153. PALÓU, Francisco. Noticias de la Nueva California. San Francisco: Imprenta de Edouardo Bosqui y Cia., 1874. xx, 270 + 301 + 315 + 253 pp., 18 original mounted albumen photographs (missions, views, scenes, architecture, cityscapes). 4 vols., 8vo, contemporary three-quarter dark green sheep over marbled boards, spines gilt-lettered and with raised bands, marbled endpapers, t.e.g. Slight scuffing to spines and some corners, otherwise a very fine set. With ink stamp of M[ariano Aniceto de?] Lara on verso of each title page. “Exceedingly rare” (Howell).
Second edition, limited edition (#21 of 100 copies, numbered and initialed by John T. Doyle, who wrote the introduction); first edition published at Mexico in 1857. The first publication of the California Historical Society. Bull. NY Pub. Lib. (Spring, 1977) 300. Cowan I, pp. 170-171. Cowan II, p. 472. Doheny Sale 254. Evans, The First Hundred Years: A Descriptive Bibliography of California Historical Society Publications, 1871-1971 #1: “This is a reprint of the writings of the first priest of the Mission at San Francisco.... The Noticias was selected by the Society for its first publication because it concerned ‘the earliest Spanish settlement of this region,...was written at the old Mission of San Francisco, and was undoubtedly the first piece of literary work done here....’” Cf. Fritz, California Coast Redwood 324: “Under October 10, 1769, notes his discovery of the redwood tree.”
Hill 1290: “Most notable in this edition are the eighteen mounted albumen photographs.” Howell 50, California 182. Howes P55.
Kurutz, California Books Illustrated with Original Photographs 1856-1890 #39 (cited as one of only 21 California books illustrated with original photographs before 1890). Streeter Sale 2944. Wagner, Spanish Southwest, 168a: “The work was compiled by Father Paloú while in California, and largely while at the Dolores mission at San Francisco from information derived from individuals connected with the various expeditions to and in California, and from original narratives. It has the appearance of having been intended for publication, but probably the idea was abandoned and instead Paloú wrote his life of Serra.”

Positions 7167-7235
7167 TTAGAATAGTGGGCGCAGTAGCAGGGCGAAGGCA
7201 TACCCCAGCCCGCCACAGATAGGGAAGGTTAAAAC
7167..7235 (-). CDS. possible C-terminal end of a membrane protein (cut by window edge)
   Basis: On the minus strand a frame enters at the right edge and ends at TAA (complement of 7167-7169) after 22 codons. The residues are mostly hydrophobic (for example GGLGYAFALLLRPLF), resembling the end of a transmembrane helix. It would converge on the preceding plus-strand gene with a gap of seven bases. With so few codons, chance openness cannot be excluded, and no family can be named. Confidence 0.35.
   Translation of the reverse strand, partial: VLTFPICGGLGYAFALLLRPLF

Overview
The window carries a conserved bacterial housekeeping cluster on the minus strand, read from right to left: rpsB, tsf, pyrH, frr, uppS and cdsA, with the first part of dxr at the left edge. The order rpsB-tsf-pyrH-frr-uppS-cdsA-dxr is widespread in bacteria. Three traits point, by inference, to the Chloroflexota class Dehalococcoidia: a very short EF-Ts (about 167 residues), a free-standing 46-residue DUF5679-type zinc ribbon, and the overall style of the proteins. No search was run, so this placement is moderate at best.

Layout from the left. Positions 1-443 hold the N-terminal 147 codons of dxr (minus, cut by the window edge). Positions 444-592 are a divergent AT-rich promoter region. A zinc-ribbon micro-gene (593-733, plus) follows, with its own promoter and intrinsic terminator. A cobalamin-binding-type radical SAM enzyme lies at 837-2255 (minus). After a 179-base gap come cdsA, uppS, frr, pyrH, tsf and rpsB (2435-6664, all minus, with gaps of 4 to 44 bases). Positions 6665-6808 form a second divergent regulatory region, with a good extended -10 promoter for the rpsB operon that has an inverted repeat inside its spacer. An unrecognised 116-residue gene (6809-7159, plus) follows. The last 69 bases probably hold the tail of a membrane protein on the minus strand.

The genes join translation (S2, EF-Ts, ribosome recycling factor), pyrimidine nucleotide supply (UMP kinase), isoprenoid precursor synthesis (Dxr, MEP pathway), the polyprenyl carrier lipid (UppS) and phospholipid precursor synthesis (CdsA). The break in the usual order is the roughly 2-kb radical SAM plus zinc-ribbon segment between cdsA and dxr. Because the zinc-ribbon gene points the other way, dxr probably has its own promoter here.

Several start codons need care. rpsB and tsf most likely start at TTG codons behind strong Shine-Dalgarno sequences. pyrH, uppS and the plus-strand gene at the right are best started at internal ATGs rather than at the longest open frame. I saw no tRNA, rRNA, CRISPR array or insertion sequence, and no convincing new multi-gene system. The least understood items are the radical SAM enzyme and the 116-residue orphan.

All of the photographs in this volume relate to San Diego and include a city view, San Diego Mission, Commercial Bank of San Diego, and olive orchard and palms at the Mission. The views were taken by prominent photographers, including Bradley & Rulofson, John R. Jarboe, E. J. Muybridge, and W. W. Stewart.
The history’s survival is
a story of chance and some fortunate royal forethought. Doyle’s introduction
has some interesting passages, especially that in which he describes
his visit to the San Luis Rey mission, then in ruins. Some of the photos
in this volume appeared first in Descriptive, Historical, Commercial,
Agricultural, and Other Important Information Relative to the City of
San Diego, California. Illustrated with 22 Photographic Views. Containing
Also a Business Directory of the City ([San Diego]: Office of the